The leadership that was offered the dark people [the Russian people] at this moment came for the most part from a group of men and women who had long been isolated from practical life--they had spent there days in remote Siberian villages or, in the words of Pyotr Ryss, in attics on the side streets of Paris, New York, Brussels, or Geneva. For years they had been occupied with thought, with theory, with plans and fantasies dominated by Russian maximilism, denying a life based on moral principle. They were, Ryss believed, cold and endlessly logical in their own terms. They hated the Government of Russia. They hated the alien cities and villages in which they had been compelled to live. They were accustomed to living within themselves, without discipline, seeing life in the narrow terms of their own reading. The theories which they conceived were new to them but often old, already tried in the outer world. And each of these individuals had his own theory, his own secret for saving humanity. Only give him the opportunity and he would save the world and make people happy.Oh, and I had to listen to Shostakovich's 11th while I was writing this.
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Wednesday, August 25, 2004
Oh, How I Love Cheeses
My titular inspiration is Joel Garver's recent blog post. I couldn't stop laughing. Then I began to think of all the great cheese-lover hymns that are waiting to be written. "I need thee, precious cheeses" or "Cheeses, thou joy of hungry hearts" or "Cheeses, wherever thy people eat" or after reading Joel's comments: "More about cheeses would I know."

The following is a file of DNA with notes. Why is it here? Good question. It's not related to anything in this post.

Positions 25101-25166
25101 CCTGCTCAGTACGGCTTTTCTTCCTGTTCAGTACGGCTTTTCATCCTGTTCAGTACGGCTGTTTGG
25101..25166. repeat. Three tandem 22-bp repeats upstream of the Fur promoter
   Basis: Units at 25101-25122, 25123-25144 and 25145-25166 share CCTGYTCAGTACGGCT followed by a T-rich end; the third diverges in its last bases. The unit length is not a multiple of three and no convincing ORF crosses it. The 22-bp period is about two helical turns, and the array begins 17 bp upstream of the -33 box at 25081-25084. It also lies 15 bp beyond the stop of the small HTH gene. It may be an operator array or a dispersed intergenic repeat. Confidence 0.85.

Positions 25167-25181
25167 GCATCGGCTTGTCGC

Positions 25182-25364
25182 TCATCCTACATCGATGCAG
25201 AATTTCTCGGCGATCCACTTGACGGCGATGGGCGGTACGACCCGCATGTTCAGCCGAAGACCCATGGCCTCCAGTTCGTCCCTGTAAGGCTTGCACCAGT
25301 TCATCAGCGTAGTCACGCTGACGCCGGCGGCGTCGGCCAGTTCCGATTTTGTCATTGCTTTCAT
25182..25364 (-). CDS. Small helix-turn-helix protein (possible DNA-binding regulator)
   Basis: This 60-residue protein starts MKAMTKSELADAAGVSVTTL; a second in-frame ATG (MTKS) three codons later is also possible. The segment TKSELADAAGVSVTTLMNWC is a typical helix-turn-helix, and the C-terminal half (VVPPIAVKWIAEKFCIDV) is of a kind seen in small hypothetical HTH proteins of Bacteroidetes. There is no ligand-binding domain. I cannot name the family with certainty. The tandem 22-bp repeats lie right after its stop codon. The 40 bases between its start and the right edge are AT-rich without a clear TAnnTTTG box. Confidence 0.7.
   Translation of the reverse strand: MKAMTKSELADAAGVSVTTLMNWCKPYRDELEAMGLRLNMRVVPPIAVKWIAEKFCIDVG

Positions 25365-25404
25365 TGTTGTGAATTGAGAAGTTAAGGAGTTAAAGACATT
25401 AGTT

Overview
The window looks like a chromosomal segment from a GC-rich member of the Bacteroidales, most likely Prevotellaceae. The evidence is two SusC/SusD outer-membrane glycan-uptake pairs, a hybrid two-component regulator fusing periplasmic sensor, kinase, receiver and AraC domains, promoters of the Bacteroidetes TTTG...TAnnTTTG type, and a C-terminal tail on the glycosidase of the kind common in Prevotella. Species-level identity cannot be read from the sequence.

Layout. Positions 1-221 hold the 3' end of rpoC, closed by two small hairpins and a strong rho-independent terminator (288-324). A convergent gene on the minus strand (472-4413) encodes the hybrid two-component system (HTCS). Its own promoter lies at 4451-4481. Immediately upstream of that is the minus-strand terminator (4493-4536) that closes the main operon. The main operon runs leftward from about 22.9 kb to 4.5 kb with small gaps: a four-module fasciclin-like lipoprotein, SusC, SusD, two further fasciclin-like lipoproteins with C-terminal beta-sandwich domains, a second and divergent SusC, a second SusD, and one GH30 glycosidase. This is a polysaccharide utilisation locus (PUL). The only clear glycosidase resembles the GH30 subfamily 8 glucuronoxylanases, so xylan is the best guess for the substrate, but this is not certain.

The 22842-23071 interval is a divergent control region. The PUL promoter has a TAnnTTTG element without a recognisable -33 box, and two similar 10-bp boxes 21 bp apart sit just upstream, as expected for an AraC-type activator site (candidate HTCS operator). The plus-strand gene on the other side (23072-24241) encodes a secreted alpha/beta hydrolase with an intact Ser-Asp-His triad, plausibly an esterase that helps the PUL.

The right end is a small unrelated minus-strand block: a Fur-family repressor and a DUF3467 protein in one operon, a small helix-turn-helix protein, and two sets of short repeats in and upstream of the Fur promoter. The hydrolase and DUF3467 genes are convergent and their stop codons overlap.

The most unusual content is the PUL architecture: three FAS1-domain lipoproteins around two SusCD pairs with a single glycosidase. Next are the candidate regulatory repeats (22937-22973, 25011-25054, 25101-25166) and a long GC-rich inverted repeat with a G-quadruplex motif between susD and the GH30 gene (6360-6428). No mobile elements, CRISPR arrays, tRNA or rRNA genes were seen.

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N. T. Wright on the Heart
How many times have I heard N.T. Wright criticized for not being concerned about individual salvation? More than I can remember. Because he normally comes at the question of the individual's proper relationship with God from the perspective of the individual's place within a community, he has been accused of only being interested in the social dimensions of the Gospel. I've never discerned this problem in my reading of Wright. But he himself I suppose has heard it enough that he needed to respond to it in a recent convocation address at Gordon College. The entire address deserves your attention, but this paragraph in particular is worth quoting:
The second thing I want to say about the heart is to reject and refute the suggestion that is made from time to time that those of us who try to tease out the meaning of the gospel, not least Paul's gospel, for the church and society have left behind, or are regarding as irrelevant, the call to every individual man, woman and child to respond to the grace of God in the depths of their hearts. There are, of course, some who have tried to do that: some who have used, for instance, the New Perspective on Paul as a way of saying that Paul was `really' interested in the coming together of Jews and Greeks rather than the healing of the human heart, and some who have used the Fresh Perspective on Paul as a way of saying that Paul was really a politician and therefore not a theologian or pastor. That has never been my view, and I have tried to learn from both the New and the Fresh perspectives without following them into the sterile Enlightenment either/or that both still embody. In the same way, there are some who, following the low-church appropriation of romanticism, have imagined that all outward actions, for instance in liturgy, must of necessity be irrelevant or even dangerous to the true spirituality. That springs from and sustains an already disintegrated worldview, and to point this out, though no doubt unpopular, is in no way to downgrade the place of the heart, but rather to insist that healthy human hearts belong within active human bodies. The heart, and its redemption and renewal, remains central to a genuine biblical soteriology and spirituality. Loving God with the heart is the true response to the unmerited and boundless love of God, of God's own heart; this response is itself, as Paul insists, the result of the Spirit pouring it out into our heart. When we understand this more fully we will see the way to a true integration.